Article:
One of most logical assets for a movie role is model, actor, voice over and helicopter pilot Steven P. Hamm. Having been in the army for over 20 years, and as a helicopter pilot he has a unique sense of experience that most people do not have. When in the army he was deployed several times to Iraq and Afghanistan and gained the wealth of experience as a helicopter pilot in that situation.
Aside from that Steve fits a plethora of acting roles that include his knowledge of army lingo. He is handsome, low-key and eager to take part in a variety of different film genres. He is also a triple threat as he is an actor, voiceover actor, and model. Steve and I exchanged question and answers regarding his career……
Before you became an actor you were an army helicopter pilot, do you see any similarities between the two and if so in what way?
There are some similarities. As a pilot, there are checklists to follow to ensure the safe operation of the aircraft. Actors should have their own checklist when getting prepared for an audition. To be good at either job, you have to train and practice consistently. Pilots can use simulators to practice emergency procedures or to just keep their flying skills honed. Actors can download scene scripts or use script reading apps to work on their acting skills. Knowing how to interpret a scene and make notes that answer questions will enable an actor to get into the character’s mindset to deliver an authentic performance. Working with an acting coach is essential as well.
Describe your ideal role?
There are many roles that fit into my wheelhouse. Ideally, I would enjoy playing a detective or an FBI agent. I’ve been told that I have that “look” for law enforcement.
What made you want to start acting?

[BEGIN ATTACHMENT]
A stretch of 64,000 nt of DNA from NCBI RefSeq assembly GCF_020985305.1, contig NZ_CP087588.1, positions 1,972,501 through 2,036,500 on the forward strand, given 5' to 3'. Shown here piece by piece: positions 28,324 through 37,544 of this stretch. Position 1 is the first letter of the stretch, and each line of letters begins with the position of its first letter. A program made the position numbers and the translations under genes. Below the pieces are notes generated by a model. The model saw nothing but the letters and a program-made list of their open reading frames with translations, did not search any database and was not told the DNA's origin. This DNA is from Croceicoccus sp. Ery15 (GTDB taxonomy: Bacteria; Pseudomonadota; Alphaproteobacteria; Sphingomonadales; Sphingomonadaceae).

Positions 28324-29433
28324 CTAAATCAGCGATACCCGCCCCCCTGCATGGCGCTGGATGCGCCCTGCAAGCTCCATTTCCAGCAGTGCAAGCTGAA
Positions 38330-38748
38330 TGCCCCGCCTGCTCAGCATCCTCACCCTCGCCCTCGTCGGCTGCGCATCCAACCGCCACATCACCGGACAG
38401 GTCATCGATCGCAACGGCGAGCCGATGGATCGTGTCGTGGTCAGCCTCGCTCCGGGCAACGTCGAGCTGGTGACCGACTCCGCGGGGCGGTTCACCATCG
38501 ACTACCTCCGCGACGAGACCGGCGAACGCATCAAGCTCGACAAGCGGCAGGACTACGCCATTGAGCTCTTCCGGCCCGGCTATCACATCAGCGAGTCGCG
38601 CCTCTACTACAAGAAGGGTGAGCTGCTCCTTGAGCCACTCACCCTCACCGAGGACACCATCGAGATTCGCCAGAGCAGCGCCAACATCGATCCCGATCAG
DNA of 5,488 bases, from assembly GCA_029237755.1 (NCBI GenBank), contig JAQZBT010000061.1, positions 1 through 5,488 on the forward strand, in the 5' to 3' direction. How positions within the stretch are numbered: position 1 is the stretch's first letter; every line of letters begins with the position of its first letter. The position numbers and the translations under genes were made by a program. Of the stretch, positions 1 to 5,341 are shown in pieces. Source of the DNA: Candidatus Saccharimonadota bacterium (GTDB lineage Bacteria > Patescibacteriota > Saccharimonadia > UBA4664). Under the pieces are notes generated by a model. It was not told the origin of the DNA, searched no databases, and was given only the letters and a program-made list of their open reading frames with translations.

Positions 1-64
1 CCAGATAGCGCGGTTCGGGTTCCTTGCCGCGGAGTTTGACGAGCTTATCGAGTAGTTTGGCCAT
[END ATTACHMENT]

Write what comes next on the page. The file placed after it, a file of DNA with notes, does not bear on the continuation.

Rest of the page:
Good question?? I would have to say that I’ve been an actor most of my life and didn’t realize it. Growing up as an only child, I would have imaginary friends and then act out scenes from my favorite TV show or movie.
My decision to take acting seriously came from attending a cold read workshop just before retiring from the Army. There was a thrill and exhilaration from bringing a character to life. The rest of the journey is a continuing story…
There are moments when the world seems to pause, describe a moment like that for you?
There has only been one moment like that for me- 9/11. I was on vacation in Florida when I saw it on the news. I was stunned and horrified. Little did I know how much my life was going to change from that moment forward.
Is the glass half empty or half full and why?
I’m DEFINITELY a glass half full type of guy. I wasn’t always that way. It’s a mindset that you have to develop. Looking for the positives in every situation is good for the body and mind. Life’s too short to think or worry about the negatives.
When you’re not focusing on the world of entertainment you double as a helicopter pilot, what exactly do you do at that job?
I’m a full time Lifeflight (EMS) helicopter pilot. My job is to safely transport critically ill or injured people to a higher level of care. This job requires keeping an eye on the weather, keeping the medical crew informed of any changes, and ensuring the aircraft is ready to fly. We work as a team so that every transport is smooth and efficient.
How do you prepare for a role?
I read the script thoroughly several times to get an overall idea of the project. Then it’s time to develop a biography/backstory for the character. If there isn’t one already, I’ll make something up to get into the proper mindset. Then it’s a matter of learning the lines and any blocking (movement) as necessary.
What advice would you give to someone who suddenly wanted to change their careers?
I would say GO FOR IT! If you’re unhappy with what you’re currently doing, find something that interests you and pursue it with passion. There’s no sense going through life being unhappy.
I’m pursuing several other interests including learning to fly an airplane, audiobook narration, voiceovers, and new language skills.
The official website for Steve Hamm may be found at https://www.stevehamm.org